A request to rezone a parcel of land along Industrial Boulevard for the purpose of installing mini-storage units divided the planning commission and had the NYA City Council discussing the merits of previously made zoning decisions versus the possibility of bringing a new business to town on Monday, Oct. 22.
After considerable discussion and input from a variety of sources, the council voted 4-1 against rezoning the property at 31 Industrial Boulevard (located behind KleinBank), with the understanding that the matter could be raised again in the future.
The request to rezone the parcel came from property owners Lenny and Cindy Hilgers who, according to city documents, intended to sell the rezoned property to a second party for the construction of storage units. The property is currently part of the General Commercial district, along with the rest of the businesses along Faxon Road, but borders on the Business Industrial district, which comprises the rest of Industrial Boulevard with the exception of KleinBank.
A rezoning from the Business Commercial district to the Business Industrial district would have permitted the construction of new mini-storage units. A set of separately owned mini-storage units is located across the street from the parcel, and while those units do not conform to city zoning they have been allowed because they were in existence prior to the establishment of the zoning ordinances.
The owner of those existing units attended the meeting and addressed the council, explaining that he has 35 units and that if they are not 80-85 percent full he is breaking even or losing money. He added that he has been working to improve the condition and appearance of the storage units, which he ecently purchased from a previous owner. Since his units have rarely been completely filled, he argued that while he is not in favor of regulating another potential business, he did not believe there was a need for more storage units and the construction of more units could put him out of business.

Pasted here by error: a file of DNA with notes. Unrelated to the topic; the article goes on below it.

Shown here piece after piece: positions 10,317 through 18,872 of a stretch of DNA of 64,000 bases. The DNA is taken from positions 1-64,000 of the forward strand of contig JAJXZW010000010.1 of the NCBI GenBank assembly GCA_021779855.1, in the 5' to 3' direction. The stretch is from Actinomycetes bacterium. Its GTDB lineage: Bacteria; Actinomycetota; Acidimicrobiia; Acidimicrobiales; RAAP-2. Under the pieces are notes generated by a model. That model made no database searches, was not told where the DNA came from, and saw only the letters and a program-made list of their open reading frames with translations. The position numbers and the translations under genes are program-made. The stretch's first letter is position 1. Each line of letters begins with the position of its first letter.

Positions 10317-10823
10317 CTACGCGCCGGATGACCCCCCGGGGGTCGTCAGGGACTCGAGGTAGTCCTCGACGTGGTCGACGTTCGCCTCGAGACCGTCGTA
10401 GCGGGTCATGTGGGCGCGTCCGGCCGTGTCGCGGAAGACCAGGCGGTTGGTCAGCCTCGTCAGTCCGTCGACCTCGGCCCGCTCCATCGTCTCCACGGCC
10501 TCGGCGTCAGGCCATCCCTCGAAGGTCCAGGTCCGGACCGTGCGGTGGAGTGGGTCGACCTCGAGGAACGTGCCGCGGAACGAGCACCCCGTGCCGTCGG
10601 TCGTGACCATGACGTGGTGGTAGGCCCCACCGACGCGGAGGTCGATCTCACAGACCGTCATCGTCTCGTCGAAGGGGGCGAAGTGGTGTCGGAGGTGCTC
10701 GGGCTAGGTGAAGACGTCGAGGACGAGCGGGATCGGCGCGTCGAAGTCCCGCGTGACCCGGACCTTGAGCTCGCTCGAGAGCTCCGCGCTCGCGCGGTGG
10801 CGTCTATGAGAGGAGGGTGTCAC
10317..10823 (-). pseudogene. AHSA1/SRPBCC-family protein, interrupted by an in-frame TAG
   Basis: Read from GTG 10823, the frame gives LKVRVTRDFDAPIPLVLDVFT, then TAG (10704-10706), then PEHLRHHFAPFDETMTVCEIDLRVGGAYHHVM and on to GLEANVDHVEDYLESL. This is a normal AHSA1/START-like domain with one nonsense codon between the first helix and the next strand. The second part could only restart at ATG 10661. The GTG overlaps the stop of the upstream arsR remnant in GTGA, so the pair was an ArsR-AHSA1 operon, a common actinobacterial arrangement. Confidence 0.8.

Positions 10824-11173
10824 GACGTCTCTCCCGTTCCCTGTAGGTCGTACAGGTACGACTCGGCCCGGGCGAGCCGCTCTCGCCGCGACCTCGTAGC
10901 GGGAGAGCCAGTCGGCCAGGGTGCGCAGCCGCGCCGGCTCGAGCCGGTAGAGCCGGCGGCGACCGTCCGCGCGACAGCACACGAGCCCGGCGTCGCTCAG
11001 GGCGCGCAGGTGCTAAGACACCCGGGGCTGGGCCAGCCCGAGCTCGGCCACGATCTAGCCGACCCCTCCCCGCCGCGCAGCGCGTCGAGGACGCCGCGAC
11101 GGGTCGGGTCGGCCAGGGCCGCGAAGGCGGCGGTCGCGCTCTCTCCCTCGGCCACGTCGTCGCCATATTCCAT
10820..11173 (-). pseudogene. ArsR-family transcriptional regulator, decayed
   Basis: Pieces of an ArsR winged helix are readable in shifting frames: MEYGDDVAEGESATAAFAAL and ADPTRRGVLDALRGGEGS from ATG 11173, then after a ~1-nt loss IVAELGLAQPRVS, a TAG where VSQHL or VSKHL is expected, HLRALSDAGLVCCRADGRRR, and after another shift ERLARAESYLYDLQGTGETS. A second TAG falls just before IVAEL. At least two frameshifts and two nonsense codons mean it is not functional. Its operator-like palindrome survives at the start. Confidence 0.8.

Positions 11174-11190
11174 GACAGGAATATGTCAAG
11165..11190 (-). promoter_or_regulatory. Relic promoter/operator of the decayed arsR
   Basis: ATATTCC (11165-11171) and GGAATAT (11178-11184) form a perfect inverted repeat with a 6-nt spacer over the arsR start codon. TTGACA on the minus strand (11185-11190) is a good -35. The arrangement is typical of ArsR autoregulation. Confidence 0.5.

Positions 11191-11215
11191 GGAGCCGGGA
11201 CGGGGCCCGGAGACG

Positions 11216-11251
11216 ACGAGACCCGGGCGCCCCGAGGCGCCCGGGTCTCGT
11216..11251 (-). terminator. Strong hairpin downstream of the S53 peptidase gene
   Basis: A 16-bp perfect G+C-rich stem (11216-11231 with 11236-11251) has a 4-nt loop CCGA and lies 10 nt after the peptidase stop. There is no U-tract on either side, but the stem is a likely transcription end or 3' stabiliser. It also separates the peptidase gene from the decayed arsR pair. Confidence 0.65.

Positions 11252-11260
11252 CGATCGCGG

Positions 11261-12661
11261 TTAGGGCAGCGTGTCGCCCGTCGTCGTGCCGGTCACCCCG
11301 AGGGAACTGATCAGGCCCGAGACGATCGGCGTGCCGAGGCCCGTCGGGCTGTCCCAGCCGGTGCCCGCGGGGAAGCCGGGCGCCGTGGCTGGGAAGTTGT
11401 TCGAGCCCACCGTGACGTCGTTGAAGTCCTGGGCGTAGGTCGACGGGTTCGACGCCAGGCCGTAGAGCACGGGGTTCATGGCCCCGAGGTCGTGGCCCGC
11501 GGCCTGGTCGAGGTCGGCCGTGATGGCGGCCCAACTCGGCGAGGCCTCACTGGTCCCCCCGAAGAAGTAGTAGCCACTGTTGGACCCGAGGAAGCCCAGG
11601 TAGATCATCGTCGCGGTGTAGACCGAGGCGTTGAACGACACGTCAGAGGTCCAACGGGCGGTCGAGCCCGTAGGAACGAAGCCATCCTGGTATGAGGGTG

Hilgers also addressed the council and said that he has owned the parcel since 1998, and the construction of storage units was the best use for the land at present. He rejected the idea that there is not enough demand for storage units in the area, noting that units in Plato and Waconia were all but full, and that of 111 units in Silver Lake only three were empty. Competition, he added, was good for businesses.
The matter had previously come before the planning commission, which split 3-3 on whether or not to rezone. Those in favor said it would add to the tax base and were wary of limiting opportunities for development, since in the words of Community Development Director Chelsea Alger the rezoning “would not change the character of nor create incompatible uses with the surrounding environment.”
Planning commission members opposed to the rezoning, however, said that putting storage units on the currently vacant lot would limit the development potential of the parcel, and that the parcel fit better into its current zone.
Due to the tie vote, the rezoning motion failed and the planning commission’s recommendation to the council was to deny the rezoning request.
Councilor Jim Keller explained that he is a voting member of the planning commission and he voted against the rezoning because the city has gone through a comprehensive zoning process that he didn’t believe should be disregarded.
On the other hand, Mayor Tina Diedrick said she supported the rezoning because it was a chance to invest in the community, because it was across the street from other storage units and because it was adjacent to a zoning district that allowed storage units.
“We need to be encouraging of new business,” she said. “We don’t want to limit business. Zoning needs to be flexible.”
Diedrick then made a motion to approve the rezoning, which died for lack of a second.
Councilor Carol Lagergren said she agreed with Diedrick, but also with Keller in that the planning commission had done its homework during the zoning process. She clarified that the matter could be brought up again in the future, and saying that possibility gave the council flexibility, she made a motion to follow the planning commission’s recommendation and deny the rezoning request.
That motion passed on a 4-1 vote, with Diedrick opposed.